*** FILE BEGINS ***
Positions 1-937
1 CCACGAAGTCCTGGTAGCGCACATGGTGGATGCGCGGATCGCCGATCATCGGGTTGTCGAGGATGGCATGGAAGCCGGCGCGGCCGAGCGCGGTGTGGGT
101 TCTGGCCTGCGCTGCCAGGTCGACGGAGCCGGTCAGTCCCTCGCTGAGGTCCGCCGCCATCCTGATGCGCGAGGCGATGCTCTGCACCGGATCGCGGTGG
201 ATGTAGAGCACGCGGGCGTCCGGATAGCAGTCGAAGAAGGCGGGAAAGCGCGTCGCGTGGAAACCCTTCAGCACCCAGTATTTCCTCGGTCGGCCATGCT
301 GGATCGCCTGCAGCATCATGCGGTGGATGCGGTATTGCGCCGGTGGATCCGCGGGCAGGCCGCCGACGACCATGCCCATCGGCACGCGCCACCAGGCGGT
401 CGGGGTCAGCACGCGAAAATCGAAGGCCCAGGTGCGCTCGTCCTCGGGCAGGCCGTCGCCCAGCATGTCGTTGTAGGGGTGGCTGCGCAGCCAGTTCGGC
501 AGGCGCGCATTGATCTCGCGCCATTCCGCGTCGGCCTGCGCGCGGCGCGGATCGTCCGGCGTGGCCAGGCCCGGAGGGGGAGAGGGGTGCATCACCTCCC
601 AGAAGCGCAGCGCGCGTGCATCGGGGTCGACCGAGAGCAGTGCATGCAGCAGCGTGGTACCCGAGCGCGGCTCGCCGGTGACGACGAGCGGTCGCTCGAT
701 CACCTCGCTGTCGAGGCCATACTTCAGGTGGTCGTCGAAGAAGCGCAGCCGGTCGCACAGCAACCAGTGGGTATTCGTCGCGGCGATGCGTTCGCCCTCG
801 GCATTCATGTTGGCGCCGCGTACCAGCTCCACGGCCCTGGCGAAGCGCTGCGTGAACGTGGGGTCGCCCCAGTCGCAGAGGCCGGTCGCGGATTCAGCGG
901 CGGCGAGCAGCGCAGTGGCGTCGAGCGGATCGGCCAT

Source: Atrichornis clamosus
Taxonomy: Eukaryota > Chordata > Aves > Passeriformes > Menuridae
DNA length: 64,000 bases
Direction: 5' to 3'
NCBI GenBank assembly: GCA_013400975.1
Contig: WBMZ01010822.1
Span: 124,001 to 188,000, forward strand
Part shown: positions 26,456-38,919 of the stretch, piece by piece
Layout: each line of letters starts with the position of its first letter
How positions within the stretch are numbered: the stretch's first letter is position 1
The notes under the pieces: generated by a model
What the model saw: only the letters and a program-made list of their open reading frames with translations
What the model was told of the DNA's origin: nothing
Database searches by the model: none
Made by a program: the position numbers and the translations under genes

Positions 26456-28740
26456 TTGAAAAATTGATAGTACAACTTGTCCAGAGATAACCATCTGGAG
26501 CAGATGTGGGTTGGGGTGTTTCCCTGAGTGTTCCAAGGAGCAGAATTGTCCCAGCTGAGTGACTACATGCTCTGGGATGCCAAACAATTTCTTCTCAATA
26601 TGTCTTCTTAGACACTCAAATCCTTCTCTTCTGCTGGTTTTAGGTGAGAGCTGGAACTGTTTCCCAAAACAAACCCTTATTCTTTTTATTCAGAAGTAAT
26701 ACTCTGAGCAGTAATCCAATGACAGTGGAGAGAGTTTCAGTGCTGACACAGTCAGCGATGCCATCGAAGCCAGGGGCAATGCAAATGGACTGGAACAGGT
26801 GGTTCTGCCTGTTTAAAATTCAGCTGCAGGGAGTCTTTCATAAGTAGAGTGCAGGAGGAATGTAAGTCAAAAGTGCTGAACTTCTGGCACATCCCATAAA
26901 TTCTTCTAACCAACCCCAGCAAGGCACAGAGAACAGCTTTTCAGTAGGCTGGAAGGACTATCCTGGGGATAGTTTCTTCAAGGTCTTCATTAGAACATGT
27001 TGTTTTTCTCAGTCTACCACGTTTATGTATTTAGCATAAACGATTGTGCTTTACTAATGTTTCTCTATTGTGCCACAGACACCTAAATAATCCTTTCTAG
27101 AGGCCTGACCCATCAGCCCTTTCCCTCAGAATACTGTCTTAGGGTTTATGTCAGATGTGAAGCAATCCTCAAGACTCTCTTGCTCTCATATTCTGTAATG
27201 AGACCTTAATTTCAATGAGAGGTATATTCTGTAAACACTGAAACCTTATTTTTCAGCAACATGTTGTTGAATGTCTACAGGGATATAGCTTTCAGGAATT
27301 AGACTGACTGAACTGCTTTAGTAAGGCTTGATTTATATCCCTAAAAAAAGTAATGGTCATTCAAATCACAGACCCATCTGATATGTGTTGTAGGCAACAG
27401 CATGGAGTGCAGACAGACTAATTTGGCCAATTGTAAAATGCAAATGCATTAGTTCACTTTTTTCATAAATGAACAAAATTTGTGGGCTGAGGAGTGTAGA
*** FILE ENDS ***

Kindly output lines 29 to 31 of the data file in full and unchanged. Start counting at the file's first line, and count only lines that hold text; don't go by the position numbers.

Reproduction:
26501 CAGATGTGGGTTGGGGTGTTTCCCTGAGTGTTCCAAGGAGCAGAATTGTCCCAGCTGAGTGACTACATGCTCTGGGATGCCAAACAATTTCTTCTCAATA
26601 TGTCTTCTTAGACACTCAAATCCTTCTCTTCTGCTGGTTTTAGGTGAGAGCTGGAACTGTTTCCCAAAACAAACCCTTATTCTTTTTATTCAGAAGTAAT
26701 ACTCTGAGCAGTAATCCAATGACAGTGGAGAGAGTTTCAGTGCTGACACAGTCAGCGATGCCATCGAAGCCAGGGGCAATGCAAATGGACTGGAACAGGT